The clothes worn by archaeologists on site provide a vivid record not only of how the discipline has evolved over time, but of the personal experiences of people working in this field. An exhibition currently running at National Trust Sutton Hoo documents some of these sartorial snapshots. Carly Hilts went along to find out more.
This summer marks 80 years since the Sutton Hoo ship burial was discovered, revolutionising our understanding of the Anglo-Saxon period. The site has just reopened to the public following a £4 million investment. Carly Hilts paid a visit to see how a celebrated story had been presented anew.
In CA 339 (June 2018), I explored the site of Sutton Hoo through past issues of Current Archaeology. Here, I gleefully pay a return visit to this site, a place that is one of the spiritual homes of British archaeology. It is somewhere that has defined both approaches to and the understanding of our field as a discipline.
This summer has been typically busy for archaeology, and it has been brilliant zipping around to visit as many projects as possible. This issue’s cover story, one of a trio of site visits (more to come in CA 356!), marks the 80th anniversary of the discovery of the great Sutton Hoo ship burial and explores […]
This latest column continues the thread that I began last month, exploring Current Archaeology’s coverage of sites in the care of the National Trust. Last time I looked at stories from issues 1-100 (1967-1986), and this month I delve into issues 101-200, spanning 1986 to 2005.
‘This is an archaeological book, I make no pretensions to write history.’ So writes Martin Carver in his wide-ranging new book – yet the more than 700 pages that follow represent a sweeping and impressively comprehensive account of Britain’s past, spanning the 5th to 11th centuries AD.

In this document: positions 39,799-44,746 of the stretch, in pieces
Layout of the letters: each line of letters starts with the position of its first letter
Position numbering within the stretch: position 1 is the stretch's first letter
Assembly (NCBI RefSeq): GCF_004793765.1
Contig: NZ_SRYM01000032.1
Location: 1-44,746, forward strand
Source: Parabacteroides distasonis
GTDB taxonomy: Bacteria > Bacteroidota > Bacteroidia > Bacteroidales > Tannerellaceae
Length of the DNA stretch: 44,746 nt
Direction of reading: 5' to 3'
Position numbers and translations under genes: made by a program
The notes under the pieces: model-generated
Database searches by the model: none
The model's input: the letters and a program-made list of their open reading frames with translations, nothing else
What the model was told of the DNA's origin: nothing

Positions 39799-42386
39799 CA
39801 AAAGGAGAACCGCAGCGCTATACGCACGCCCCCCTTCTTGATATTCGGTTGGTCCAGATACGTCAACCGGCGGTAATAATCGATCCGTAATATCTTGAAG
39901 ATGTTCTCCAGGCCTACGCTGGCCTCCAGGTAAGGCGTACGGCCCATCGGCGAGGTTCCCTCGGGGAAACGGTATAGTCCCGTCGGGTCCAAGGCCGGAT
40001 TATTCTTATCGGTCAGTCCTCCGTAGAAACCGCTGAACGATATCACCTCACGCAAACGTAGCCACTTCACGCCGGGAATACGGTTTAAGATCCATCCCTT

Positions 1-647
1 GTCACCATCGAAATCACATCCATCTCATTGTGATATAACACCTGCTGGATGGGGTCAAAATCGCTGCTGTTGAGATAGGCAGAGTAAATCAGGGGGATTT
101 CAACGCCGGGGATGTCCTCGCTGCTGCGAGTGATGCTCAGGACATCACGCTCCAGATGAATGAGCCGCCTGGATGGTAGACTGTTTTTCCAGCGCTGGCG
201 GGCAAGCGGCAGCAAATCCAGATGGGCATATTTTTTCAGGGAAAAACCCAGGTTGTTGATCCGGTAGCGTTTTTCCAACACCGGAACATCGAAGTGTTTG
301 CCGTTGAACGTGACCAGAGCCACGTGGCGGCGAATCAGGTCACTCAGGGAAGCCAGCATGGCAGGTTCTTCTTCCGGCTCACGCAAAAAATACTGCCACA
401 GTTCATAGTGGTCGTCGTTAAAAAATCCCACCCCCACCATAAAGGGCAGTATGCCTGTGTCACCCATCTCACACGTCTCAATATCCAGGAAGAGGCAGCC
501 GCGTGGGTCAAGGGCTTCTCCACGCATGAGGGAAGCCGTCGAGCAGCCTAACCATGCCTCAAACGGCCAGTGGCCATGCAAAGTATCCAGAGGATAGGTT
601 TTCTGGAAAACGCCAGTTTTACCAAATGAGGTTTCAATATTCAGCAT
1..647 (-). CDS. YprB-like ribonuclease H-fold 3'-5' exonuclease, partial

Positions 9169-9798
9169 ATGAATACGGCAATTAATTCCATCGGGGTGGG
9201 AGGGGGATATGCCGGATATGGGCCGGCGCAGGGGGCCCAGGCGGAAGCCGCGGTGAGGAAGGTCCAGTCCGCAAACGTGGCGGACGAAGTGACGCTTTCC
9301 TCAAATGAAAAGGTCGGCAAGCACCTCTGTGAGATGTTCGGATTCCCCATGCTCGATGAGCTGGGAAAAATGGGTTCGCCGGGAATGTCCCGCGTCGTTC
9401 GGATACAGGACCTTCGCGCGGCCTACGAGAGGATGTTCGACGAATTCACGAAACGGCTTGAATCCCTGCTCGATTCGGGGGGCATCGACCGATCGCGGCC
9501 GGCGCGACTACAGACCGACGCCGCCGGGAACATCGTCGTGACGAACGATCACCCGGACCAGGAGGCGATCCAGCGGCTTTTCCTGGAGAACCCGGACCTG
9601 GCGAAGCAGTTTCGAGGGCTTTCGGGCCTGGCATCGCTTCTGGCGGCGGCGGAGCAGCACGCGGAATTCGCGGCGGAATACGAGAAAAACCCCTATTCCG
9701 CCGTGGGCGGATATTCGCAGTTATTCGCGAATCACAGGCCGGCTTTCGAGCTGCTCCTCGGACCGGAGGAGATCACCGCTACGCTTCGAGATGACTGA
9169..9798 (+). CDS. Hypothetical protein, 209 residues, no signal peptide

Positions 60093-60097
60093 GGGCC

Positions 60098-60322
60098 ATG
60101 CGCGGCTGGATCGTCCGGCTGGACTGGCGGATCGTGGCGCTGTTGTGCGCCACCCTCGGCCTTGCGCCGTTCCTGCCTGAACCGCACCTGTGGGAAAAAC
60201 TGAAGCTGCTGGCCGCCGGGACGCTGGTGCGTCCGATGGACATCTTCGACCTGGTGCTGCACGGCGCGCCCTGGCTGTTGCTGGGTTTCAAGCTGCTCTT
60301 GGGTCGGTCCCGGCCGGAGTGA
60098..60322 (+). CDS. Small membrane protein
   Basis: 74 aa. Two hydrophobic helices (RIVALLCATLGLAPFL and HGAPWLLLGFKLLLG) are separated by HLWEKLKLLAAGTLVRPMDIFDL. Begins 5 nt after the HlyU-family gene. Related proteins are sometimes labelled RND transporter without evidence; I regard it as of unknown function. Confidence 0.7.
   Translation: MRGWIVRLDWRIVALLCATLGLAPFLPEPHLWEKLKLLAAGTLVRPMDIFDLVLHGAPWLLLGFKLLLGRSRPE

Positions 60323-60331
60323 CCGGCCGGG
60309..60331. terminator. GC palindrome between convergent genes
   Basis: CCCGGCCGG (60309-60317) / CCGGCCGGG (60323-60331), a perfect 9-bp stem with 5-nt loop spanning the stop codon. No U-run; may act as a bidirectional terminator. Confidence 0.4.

As I sat down to write this month’s ‘Welcome’, the internet was awash with images of Processions, a mass participatory artwork celebrating the centenary of voting rights being extended to (some) women in Britain. We explored the 1918 Representation of the People Act’s archaeological legacy in CA 336, and the anniversary also inspired a recent […]
It is always a joy and a privilege to visit excavations on behalf of CA, but I seldom get to see a dig on the scale of the project currently under way beside the A14 between Cambridge and Huntingdon. There, major road improvement works are allowing an entire historic landscape to be explored in minute […]
As this month’s contribution to the ‘great excavations’ mini-series, I turn my attention to a ‘great’ project of Anglo-Saxon archaeology: Sutton Hoo in Suffolk. The site is one of the best-known in the country thanks to the stunning array of high-status grave goods recovered during the 1939 excavations and displayed in the British Museum since the late 1940s. But in this column I want to focus not on the objects but rather on the two great post-war phases of fieldwork undertaken on the site between 1965 and 1971, led by Rupert Bruce-Mitford, and then again between 1983 and 1992, led by Martin Carver. With CA having launched in March 1967, the timing of these projects coincides perfectly with the emergence and growth of the magazine.
Sutton Hoo is best known for the elite Anglo-Saxon cemetery excavated there in the 1930s, but more recent campaigns tell an even richer tale. The royal burials sprang from an earlier cemetery, and were followed by dozens of graves of execution victims. How does the sequence track the journey of Anglo-Saxons, from pagan immigrants to […]